Saturday, February 19, 2011

Magnetizing a Dreadnought to a Stormraven Part 1

Last time I did an introductory article on how to magnetize your models aptly called Magnetizing 101. If you don't have any experience with this sort of thing or if you need to know where to buy the materials I'm using, I'd advise you to read that post first.

Today, we're going to start working on magnetizing a Dreadnought so that he can be properly transported into battle on the back of a Stormraven. To the right is what the final product looks like. Sorry for the poor pics with the glare, I'll do higher res proper photos once this is all done.

To do this conversion, you'll need the below materials.

  • Stormraven
  • Dreadnought
  • Pin Vise
  • 1/8" Drill Bit
  • 3/16" Drill Bit
  • X-Acto Knife
  • Super glue (I use Zap-A-Gap)
  • 1/8" dia. x 1/32" thick magnets
  • 3/16" dia. x 1/16" thick magnets

  • Super glue accelerator (I use Parts Express Insta-Set)
  • 60mm Round Base (I'm not a fan of the sculpted Dreadnought bases)
  • Epoxy Ribbon (I use ProCreate Putty as I think it's 100 times better than Green Stuff) 
  • Sharpie marker

Now that I have all of my materials, I just want to double check everything and make sure I have a plan. Even the most careful plans can go awry and I want to make I don't do something where I end up ruining one of my models.

The biggest problem I see with people who are in the 40K hobby is a lack of planning and patience with what they are doing. I don't know how many Stormravens I've seen already with badly painted pilots because the person that put it together couldn't wait or the rear tail or landing gear are glued on backwards. The devil in in the details Battle Brothers! Take your time to do a good job and make your Primarch proud! Now that I'm off my soap box, let's get started.

Step 1: I didn't want my Dreadnought hanging from the back of the Stormraven attached to a base as I think that'll look stupid and defeat the whole purpose of this conversion. So we are going to magnetize him to a base. First thing you want to do is drill a hole in the bottom of each of his feet with the 1/8" drill bit. You are not going to be able to make the hole deep enough so that the magnet is flush to the bottom of the foot because of the way they legs connect. Look at the picture of the left foot below and you see I started drilling into the ball joint from the leg. This is okay because we want the magnets to slightly stick out. Once the holes are drilled, clean the edges with your x-acto blade (see below pic on left).

Step 2: Take some super glue and put the magnets in place. For polarity, I make sure everything in my entire army is the same. I always use a black marker and mark the side that is getting glued. You don't need to this, but I would strongly suggest it as I have messed up many times trying to skip this step. If you don't have a marker, just scratch an end of the magnet with your x-acto blade. When you are done, it should look like the bottom pic and the magnets should slightly protrude.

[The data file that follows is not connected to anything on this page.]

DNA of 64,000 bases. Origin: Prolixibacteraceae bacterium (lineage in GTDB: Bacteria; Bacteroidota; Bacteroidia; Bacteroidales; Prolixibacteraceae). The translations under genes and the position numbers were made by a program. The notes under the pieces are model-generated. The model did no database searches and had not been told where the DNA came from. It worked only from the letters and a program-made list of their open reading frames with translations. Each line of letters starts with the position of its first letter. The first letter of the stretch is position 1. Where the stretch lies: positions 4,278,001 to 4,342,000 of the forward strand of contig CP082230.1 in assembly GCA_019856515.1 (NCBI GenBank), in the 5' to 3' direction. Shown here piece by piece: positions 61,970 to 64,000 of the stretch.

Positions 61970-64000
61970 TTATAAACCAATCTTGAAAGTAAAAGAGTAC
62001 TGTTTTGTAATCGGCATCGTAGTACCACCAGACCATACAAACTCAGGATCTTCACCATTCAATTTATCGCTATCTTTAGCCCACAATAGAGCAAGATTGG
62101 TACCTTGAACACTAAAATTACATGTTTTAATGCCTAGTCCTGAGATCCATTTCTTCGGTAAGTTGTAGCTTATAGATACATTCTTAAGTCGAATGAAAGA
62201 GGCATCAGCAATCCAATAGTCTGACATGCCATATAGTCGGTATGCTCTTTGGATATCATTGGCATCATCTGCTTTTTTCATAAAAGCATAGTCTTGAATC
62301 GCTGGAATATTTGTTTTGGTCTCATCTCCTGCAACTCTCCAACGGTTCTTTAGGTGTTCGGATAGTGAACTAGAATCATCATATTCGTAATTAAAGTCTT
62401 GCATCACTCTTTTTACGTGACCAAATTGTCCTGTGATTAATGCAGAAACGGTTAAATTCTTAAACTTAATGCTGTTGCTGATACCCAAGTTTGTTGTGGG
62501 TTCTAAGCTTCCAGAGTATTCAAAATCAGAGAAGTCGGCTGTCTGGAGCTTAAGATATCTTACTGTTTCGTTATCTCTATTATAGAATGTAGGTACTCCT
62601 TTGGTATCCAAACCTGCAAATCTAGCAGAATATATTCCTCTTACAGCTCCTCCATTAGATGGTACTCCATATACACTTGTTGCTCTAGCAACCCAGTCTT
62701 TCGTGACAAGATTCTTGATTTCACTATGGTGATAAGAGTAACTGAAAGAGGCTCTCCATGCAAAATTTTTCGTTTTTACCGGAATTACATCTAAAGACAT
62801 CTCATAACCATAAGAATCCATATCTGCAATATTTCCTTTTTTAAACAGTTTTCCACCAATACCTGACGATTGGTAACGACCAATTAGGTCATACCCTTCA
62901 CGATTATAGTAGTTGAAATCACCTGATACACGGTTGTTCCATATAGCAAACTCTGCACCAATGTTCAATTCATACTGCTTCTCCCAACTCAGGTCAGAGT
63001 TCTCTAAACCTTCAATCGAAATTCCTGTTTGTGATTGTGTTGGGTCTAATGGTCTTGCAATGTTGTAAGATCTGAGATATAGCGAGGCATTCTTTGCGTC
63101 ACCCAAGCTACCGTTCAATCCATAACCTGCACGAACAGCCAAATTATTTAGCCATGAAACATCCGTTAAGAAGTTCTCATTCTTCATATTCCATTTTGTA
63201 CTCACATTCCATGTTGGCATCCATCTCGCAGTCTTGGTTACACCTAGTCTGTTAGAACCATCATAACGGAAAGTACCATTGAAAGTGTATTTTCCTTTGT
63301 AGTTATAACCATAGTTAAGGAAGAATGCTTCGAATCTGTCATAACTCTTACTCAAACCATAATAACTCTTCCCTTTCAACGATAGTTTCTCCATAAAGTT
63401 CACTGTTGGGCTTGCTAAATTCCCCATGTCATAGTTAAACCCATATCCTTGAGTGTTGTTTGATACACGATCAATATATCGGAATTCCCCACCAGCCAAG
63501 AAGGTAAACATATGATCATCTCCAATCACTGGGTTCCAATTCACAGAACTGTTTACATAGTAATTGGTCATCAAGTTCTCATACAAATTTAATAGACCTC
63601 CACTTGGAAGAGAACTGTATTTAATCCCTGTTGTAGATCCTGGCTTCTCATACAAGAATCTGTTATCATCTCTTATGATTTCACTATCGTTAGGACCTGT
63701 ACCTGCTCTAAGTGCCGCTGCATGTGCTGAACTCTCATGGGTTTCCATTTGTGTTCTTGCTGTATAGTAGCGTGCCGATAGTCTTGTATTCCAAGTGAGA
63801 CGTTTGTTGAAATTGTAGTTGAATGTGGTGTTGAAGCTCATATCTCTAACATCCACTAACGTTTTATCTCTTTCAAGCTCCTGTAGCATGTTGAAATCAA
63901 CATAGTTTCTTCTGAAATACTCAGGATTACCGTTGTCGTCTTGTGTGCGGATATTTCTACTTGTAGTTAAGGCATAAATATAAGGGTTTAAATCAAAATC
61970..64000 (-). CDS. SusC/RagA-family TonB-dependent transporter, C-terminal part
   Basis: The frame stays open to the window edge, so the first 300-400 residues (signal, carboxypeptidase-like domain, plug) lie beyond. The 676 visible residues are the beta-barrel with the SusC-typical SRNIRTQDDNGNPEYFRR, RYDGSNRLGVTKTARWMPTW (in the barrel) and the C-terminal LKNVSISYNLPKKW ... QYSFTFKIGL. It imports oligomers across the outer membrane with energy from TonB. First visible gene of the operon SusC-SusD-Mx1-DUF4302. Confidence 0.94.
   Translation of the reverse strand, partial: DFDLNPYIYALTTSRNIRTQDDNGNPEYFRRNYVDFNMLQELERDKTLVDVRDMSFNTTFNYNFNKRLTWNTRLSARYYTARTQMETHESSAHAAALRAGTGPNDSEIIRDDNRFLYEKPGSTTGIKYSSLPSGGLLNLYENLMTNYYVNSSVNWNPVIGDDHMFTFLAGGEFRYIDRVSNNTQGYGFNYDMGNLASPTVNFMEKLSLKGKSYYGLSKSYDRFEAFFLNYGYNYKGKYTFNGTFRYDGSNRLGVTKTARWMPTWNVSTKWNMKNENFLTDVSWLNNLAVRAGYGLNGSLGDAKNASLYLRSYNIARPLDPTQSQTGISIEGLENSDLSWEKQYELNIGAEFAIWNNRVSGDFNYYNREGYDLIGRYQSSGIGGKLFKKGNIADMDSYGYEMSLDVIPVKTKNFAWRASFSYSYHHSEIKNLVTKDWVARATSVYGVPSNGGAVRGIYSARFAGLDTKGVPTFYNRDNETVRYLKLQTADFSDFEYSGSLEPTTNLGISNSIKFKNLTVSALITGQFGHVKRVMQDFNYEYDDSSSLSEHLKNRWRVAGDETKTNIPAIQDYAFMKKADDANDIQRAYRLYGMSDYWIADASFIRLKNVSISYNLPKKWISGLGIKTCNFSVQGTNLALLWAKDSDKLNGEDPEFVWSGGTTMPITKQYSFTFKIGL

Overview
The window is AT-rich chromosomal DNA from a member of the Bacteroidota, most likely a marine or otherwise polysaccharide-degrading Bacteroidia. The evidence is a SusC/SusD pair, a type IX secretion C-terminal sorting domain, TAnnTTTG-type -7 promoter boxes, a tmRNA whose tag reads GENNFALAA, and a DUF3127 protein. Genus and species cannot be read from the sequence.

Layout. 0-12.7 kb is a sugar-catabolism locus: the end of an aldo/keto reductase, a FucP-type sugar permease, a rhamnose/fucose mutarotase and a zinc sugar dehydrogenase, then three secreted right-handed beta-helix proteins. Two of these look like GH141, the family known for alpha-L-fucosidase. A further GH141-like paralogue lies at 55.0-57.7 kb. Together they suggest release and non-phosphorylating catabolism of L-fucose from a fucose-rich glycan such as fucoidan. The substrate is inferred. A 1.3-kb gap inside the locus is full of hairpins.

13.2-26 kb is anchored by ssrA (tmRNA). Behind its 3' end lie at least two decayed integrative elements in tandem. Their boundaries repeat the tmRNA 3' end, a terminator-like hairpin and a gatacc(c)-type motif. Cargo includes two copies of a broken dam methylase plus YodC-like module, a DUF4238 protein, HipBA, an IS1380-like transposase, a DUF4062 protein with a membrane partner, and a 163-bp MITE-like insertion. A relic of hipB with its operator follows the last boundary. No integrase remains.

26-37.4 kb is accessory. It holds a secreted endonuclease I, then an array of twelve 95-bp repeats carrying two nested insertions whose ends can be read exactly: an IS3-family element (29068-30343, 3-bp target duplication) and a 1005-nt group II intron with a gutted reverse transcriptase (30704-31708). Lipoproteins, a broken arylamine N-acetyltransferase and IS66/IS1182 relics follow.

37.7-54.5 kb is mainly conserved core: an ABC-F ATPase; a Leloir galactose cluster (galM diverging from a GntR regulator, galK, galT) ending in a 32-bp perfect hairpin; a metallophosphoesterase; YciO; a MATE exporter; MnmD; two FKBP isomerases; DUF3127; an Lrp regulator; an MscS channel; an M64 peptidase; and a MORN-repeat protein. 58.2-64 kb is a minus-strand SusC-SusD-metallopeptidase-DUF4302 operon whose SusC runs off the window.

Step 3:  In this step we are going to set magnets into the Dreadnought's base. I put the legs right on the base and put the 3/16" dia. x 1/16" thick magnets on the bottom and adjusted everything until I had the legs where I wanted them. I marked the bottom of the base where the magnets were and drilled holes with the 3/16" drill bit right through the base. When doing this step, it's easier to drill straight through the base with a smaller drill bit first and then wide the hole with the bigger bit.

Step 4: Set the magnets in the holes and make sure you have the polarity right. The hole will be snug enough to hold the magnets in place. Push the Dreadnought down to account for the extra space that the magnets are protruding on the feet. Put a generous amount of super glue on the bottom of the magnets. I used super glue accelerator to speed up the drying process which is why the bottom of the base looks the way it does. Remove the Dreadnought and add a bit of super glue to the tops of the magnets.

Step 5: Super glue is probably sturdy enough to keep the magnets in place for a long time, but to be on the safe side I mixed up some epoxy ribbon and placed it over the magnets on the bottom. You'll see I also carved an arrow in the bottom of the base because the depth on the magnets is slightly different for each foot and this way I know which way the model should face.

Next time we'll put a magnet on the head of the Dreadnought and tackle the actual grapple itself so we can get him attached to the Stormraven. We'll also discuss a few pitfalls I encountered along the way despite all my careful planning.

Till then,
–The Harrower


  1. Looks like a great start! I'll be interested to see what pitfalls you encountered, since I'll be trying this shortly.

    I noticed that you didn't mount the pulley cable kit on to the Dread. Any reason why you decided to leave that off? It seams a little redundant to have them on both I suppose.

  2. You mean the magna-grapple? There isn't a good place to put the magnet if you glue it on and it isn't an upgrade I'll always use. This way if I take the grapple, I can just put it on after I remove the Dreadnaught from the Stormraven. Thanks for reading, I appreciate it!

  3. Yep, the magna-crapple. I don't have a copy of the blood angels codex, and based on what I saw in the latest white dwarf I thought you needed the magna-crapple to attach to the back of a stormraven. Now, I realize that a dread can use it to bring an enemy vehicle closer.

    Thanks for the clarification.

  4. Have you seen this pic? I'm not sure what this is supposed to accomplish.

  5. Yeah, I think I saw that on Bolter and Chainsword. Not sure what the point of that is. I guess the guy that made it would rather have clamps on there as opposed to the tiny grapple. It looks okay, but I Dreadnaught would never fit on there now.